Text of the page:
Extrinsic and Intrinsic Determinants of Vulnerability

Soil organisms vary considerably in their susceptibility to global change, and even the same taxonomic and/or functional group may vary in its response according to the nature, extent, and frequency and intensity of perturbation (Wall et al. 2001). Thus, the vulnerability of individual components of the soil fauna is context dependent.

Determinants of vulnerability are wide ranging, encompassing both intrinsic and extrinsic factors. Many of these are intuitive, and empirical assessments of vulnerability to a particular driver of global change are surprisingly rare (but see Ruess et al. 1999). One conspicuous gap in knowledge lies in the significance of species interactions in determining the vulnerability of specific organisms or the assemblages they constitute.

Among the intrinsic determinants of vulnerability is a suite of life-history traits including body size, life-cycle longevity, and host plant and habitat specificity. Soil organisms are more vulnerable to perturbations if they are large bodied (Wardle 1995; Eggleton et al. 1998). Within this domain, surface-dwelling and relatively sedentary taxa are particularly prone to changes in soil moisture and texture (e.g., Brown et al. 2001). The life-history traits of high dispersal and migratory ability tend to counteract local extinctions, though the efficacy of these traits in stemming population decline is dependent on local source pools and inherent landscape diversity (Warren et al. 2001).

Longer-lived taxa are particularly vulnerable to perturbation, since they have less chance to recover than multivoltine (producing several generations in one year) species. Within the invertebrates, soil-dwelling species are characterized by having longer generation times than their aboveground counterparts (Andersen 1987; Brown & Gange

1990), a trait that undoubtedly increases their susceptibility to change. The implications of the reduced mobility and dispersal and longer life spans of soil organisms are very apparent when trying to restore the lost diversity of a system. In the restoration of exarable land, it has been shown that the colonization and establishment of soil biodiversity lags behind that of aboveground organisms (Korthals et al. 2001). Organisms that are either food or habitat specialists are more susceptible to even minor changes in their resources. Strict host plant or vegetation structure specialist species may respond negatively to changes in the occurrence (Cherrill & Brown 1990) or quality of their resource (Masters et al. 1993), whereas generalist species may switch hosts or move to adjacent habitats with global change (Bale et al. 2002). Both spatial and temporal synchrony with their required resource is a pivotal requirement of specialist species, with even slight asynchrony potentially causing extinction. Specialism is therefore a key indicator of the extent and spatial scale of vulnerability to global change.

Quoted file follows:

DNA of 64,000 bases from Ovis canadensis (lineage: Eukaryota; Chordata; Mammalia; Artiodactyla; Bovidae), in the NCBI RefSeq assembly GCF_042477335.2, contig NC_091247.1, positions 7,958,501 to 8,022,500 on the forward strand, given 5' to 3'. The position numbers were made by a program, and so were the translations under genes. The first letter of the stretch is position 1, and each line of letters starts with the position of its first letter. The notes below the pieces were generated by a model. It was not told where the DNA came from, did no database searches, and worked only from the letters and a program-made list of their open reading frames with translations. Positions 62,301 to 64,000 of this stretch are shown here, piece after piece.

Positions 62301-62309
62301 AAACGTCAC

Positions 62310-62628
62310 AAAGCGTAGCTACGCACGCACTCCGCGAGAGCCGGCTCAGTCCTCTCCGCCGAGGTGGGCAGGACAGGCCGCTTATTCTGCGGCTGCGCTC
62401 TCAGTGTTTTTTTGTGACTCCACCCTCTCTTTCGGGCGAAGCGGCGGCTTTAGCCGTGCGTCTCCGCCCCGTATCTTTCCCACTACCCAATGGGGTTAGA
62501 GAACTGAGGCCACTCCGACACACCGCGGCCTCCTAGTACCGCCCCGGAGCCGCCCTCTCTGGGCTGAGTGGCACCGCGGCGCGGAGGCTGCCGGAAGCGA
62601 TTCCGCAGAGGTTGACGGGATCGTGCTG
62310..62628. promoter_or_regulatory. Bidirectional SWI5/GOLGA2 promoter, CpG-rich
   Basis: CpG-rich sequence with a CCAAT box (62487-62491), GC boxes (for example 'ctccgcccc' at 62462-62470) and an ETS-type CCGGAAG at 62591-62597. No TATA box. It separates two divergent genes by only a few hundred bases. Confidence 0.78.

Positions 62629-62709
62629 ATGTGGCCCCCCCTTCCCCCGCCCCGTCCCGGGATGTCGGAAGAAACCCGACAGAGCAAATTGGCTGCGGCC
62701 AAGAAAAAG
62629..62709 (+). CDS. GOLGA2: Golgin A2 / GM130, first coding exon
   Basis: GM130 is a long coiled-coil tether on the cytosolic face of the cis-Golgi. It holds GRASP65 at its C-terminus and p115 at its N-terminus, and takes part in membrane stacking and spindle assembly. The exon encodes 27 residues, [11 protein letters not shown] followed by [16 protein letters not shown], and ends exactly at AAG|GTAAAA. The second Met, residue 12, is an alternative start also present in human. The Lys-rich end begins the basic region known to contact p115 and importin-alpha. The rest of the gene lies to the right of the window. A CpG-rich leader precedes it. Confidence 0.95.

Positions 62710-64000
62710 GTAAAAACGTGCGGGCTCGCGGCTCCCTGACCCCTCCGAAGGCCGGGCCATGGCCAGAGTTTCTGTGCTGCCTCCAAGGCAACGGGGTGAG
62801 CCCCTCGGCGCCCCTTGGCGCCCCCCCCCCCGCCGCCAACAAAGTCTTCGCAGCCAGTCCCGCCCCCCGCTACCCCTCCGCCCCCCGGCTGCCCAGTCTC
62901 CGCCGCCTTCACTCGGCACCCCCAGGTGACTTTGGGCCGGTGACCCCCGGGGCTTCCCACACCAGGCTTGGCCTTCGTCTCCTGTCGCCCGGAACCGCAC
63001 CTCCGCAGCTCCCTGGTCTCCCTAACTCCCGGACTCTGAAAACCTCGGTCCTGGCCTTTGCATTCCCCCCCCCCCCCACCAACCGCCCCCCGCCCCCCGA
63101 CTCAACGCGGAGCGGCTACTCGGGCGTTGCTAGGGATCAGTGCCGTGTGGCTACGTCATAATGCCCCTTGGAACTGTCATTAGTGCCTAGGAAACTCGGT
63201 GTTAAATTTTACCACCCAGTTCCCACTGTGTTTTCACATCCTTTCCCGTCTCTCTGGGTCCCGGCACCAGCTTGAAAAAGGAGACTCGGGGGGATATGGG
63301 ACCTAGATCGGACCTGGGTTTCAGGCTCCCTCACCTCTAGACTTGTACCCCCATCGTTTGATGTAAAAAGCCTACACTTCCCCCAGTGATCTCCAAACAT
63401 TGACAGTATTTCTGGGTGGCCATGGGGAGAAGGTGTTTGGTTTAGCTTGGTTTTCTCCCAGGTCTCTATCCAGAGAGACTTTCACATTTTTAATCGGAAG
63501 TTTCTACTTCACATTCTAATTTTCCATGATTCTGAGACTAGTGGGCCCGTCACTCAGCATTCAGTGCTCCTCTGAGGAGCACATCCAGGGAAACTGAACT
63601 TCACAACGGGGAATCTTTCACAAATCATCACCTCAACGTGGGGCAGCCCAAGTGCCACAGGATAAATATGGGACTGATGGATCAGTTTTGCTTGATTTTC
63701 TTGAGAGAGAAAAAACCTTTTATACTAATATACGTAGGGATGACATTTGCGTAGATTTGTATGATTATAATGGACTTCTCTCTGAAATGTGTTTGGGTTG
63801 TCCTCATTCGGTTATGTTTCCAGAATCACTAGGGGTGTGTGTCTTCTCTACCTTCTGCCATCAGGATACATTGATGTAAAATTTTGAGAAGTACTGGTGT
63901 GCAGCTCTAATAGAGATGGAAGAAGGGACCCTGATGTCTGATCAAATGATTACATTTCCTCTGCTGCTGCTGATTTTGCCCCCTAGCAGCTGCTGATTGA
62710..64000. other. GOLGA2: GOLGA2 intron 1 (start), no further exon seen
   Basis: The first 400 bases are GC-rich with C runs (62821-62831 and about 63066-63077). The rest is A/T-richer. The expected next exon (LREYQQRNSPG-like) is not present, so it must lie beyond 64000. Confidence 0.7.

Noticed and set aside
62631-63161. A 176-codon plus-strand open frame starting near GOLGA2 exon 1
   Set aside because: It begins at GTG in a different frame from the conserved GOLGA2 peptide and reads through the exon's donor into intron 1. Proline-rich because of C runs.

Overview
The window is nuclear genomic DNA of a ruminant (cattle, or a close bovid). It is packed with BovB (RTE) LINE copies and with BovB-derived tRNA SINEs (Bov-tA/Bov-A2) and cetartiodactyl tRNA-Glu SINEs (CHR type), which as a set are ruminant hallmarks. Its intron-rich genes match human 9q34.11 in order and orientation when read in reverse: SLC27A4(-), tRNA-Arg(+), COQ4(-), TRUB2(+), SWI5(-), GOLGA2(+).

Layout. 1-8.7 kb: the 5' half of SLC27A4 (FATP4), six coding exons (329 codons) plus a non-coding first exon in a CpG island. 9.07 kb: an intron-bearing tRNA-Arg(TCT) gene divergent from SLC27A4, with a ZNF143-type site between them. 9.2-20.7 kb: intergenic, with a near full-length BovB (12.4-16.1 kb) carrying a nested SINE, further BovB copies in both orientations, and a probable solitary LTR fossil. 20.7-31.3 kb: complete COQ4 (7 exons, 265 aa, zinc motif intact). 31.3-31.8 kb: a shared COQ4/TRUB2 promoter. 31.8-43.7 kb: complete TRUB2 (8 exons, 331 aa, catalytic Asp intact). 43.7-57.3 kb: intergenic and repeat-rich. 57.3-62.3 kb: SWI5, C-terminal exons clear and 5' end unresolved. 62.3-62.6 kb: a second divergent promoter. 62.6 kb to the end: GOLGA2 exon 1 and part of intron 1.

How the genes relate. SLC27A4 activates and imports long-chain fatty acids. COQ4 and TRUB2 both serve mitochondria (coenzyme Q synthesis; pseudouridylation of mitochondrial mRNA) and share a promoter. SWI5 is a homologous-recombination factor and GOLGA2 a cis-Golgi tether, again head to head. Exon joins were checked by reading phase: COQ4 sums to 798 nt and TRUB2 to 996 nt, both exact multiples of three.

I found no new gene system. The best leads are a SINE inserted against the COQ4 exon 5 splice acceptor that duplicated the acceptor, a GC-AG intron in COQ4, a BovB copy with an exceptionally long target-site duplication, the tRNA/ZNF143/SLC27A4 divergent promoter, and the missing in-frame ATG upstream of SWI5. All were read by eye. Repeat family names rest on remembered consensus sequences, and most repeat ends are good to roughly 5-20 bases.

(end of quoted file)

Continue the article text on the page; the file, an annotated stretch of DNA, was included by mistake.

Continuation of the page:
An organism's vulnerability is also related to its ability to withstand change, in terms of "flexibility" (resilience) or "rigidity" (resistance). These attributes will vary intrinsically, but also in response to local conditions. Species may be unchanged, susceptible and become locally extinct (depending on recruitment), opportunistic and increase their performance in the new environment, or elastic and change in the short term but then recover to their former level (Brown et al. 2001).

Extrinsic determinants of vulnerability reflect habitat characteristics, such as the diversity of habitat and landscape. It is a common assumption that mosaic landscapes (roughly defined as more than one land use or land cover per hectare) and the species they support are less vulnerable to perturbation and more likely to recover quickly from disturbance or depletion, but this is unproven. Small fragments of pristine ecosystems (for example patches of primary tropical forest as small as 0.25 ha) may retain high biodiversity, at least over the medium term, after isolation (de Souza & Brown 1994; Eggleton et al. 2002), but there are few measurements of associated processes and services, and long-term effects are largely unknown.

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